Tanzania's incumbent President John Pombe Magufuli was on Friday headed to a cruising victory in the recently concluded general election.
Early Friday, Magufuli had a wide lead, according to provisional figures announced by the National Electoral Commission.
As Magufuli turned 61 on Thursday, his ruling Chama Cha Mapinduzi party was heading to a landslide victory with provisional results indicating that only two MPs from opposition parties had been re-elected.
But the country’s western partners cautioned that claims of vote-rigging and intimidation could dampen any victory for CCM.
“Detaining opposition leaders is not the act of a government confident in its electoral victory. Maalim Seif and his colleagues should be released immediately,” US Ambassador to Tanzania Donald J Wright wrote on Twitter, referring to the nickname of Zanzibar’s opposition leader Sharif Seif Hamad. Hamad was detained on Thursday for calling for mass action against electoral irregularities.
The US government said the opposition and civil society groups had made “credible claims” of fraud and intimidation and that the wide margins of victory for CCM were raising doubts about the authenticity of the figures. Dr Wright said it was important for Tanzania to investigate claims of rigging to restore trust, heal divisions and respect the rule of law.
David Concar, the UK High Commissioner to Tanzania, said the credibility of the elections will depend on authorities taking up complaints and investigating them.
“As in any election, the credibility of the process, on Zanzibar & the mainland, will depend on electoral authorities following up on & investigating reports of irregularities.”
Some 28 MPs on CCM ticket were declared winners before any ballots were cast after their opponents were disqualified for failing to meet all conditions set by the electoral agency.
In the outgoing Parliament, CCM controlled the floor with 270 seats out of 384. It also controlled 81 of the 85 seats available in the House of Representatives in Zanzibar.
Opposition parties claimed the poll was marred by fraud and rigging.
Tundu Lissu, the Chadema presidential candidate, rejected the results citing fraud, while Zitto Kabwe, the party leader of opposition ACT-Wazalendo party, warned of a "dictatorship."
Lissu lawyers wrote to the African Union and the Secretariat of the Commonwealth to investigate fraud and human rights violations "which have de-legitimised" the presidential elections.
Robert Amsterdam, from the Amsterdam and Partners LLP in London, asked international bodies to withhold recognition of results for not meeting standards.
"We have documented cases of ballot stuffing throughout the country, use of violence and intimidation including murder, rape and use of mercenaries, widespread irregularities, illegal disqualifications of candidates and sweeping unlawful arrests and detentions of poll monitors," Mr Amsterdam said in a statement, indicating the law firm had submitted documentary evidence to the continental body and the Commonwealth for action.
The allegations of fraud were dismissed several times by the National Electoral Commission while the Police denied killing any protesters, even though police chiefs said they had arrested dozens of opposition leaders including detaining the Zanzibar presidential candidate Hamad for calling for mass action.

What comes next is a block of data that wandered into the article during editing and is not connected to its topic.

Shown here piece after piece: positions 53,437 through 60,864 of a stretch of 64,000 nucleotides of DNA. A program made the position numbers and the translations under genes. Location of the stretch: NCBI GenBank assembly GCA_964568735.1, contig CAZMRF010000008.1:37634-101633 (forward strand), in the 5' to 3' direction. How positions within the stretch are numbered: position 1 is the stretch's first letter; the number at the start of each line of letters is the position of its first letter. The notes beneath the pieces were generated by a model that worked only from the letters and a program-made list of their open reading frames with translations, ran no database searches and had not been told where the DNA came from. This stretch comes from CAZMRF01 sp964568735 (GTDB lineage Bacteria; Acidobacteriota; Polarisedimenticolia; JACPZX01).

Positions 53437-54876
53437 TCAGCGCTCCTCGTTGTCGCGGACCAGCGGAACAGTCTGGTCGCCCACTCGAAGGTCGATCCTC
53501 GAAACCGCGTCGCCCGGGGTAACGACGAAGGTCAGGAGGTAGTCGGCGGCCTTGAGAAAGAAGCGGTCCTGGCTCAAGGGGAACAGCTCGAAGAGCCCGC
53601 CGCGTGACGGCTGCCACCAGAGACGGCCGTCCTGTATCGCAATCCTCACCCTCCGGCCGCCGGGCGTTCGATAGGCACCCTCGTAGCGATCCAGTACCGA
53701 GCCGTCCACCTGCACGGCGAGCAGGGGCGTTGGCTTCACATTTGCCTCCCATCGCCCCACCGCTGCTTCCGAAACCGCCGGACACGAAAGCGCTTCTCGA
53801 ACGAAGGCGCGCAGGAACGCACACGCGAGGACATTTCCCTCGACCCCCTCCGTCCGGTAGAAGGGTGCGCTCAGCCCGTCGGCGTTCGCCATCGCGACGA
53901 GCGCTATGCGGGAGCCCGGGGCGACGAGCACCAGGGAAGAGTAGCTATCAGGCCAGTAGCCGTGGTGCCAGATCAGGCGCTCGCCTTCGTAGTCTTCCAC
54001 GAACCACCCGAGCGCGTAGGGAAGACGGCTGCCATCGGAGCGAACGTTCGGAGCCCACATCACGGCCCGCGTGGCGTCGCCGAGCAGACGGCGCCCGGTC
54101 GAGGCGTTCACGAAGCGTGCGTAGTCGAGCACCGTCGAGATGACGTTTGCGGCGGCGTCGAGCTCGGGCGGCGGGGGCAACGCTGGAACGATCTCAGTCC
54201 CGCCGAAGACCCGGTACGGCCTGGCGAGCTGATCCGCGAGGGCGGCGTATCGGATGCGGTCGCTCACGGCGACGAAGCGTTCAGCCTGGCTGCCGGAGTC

While the African Union or the Commonwealth may take up the issue or even withhold recognition, they can legally not rescind a decision announced by the National Electoral Commission in Tanzania. In fact, Tanzanian law forbids any legal challenge on presidential election results. However, both organisations, to which Tanzania belongs, had issued strong statements calling for free, fair and credible elections while cautioning against violence.
"I call upon all electoral officials, political leaders and their supporters to play their part in ensuring a peaceful, transparent and inclusive process and hope that positive lessons learnt from previous elections will inform the conduct of this year's poll and ensure a credible and successful election for Tanzania and its people," Patricia Scotland, the Commonwealth Secretary-General, had said in a statement on voting day.
Moussa Faki, the Chairperson of the African Union Commission, too, called for peaceful, inclusive and credible elections.
Although expected to win, CCM has been accused of being favoured by Tanzanian authorities, claims both the electoral commission and the police denied.
The Panel of Eminent Persons under the Tanzania Elections Watch, a virtual observation group for the polls, said the actions preceding and witnessed on the voting day had left "questions on the credibility of the elections."
"The Panel expressed concern about recent events and reports observed on the election day which dampen the credibility of the electoral process," the TEW said in a statement on Thursday.
The panel includes Ugandan Academic Prof Frederick Ssempebwa, former Kenya Chief Justice Dr Willy Mutunga and Alice Mogwe from Botswana.
They cited internet shutdown, arrests and deaths, and complaints of harassment from opposition party agents as issues that raise questions.
They asked the electoral bodies to investigate complaints but called on political parties to engage in constructive dialogue.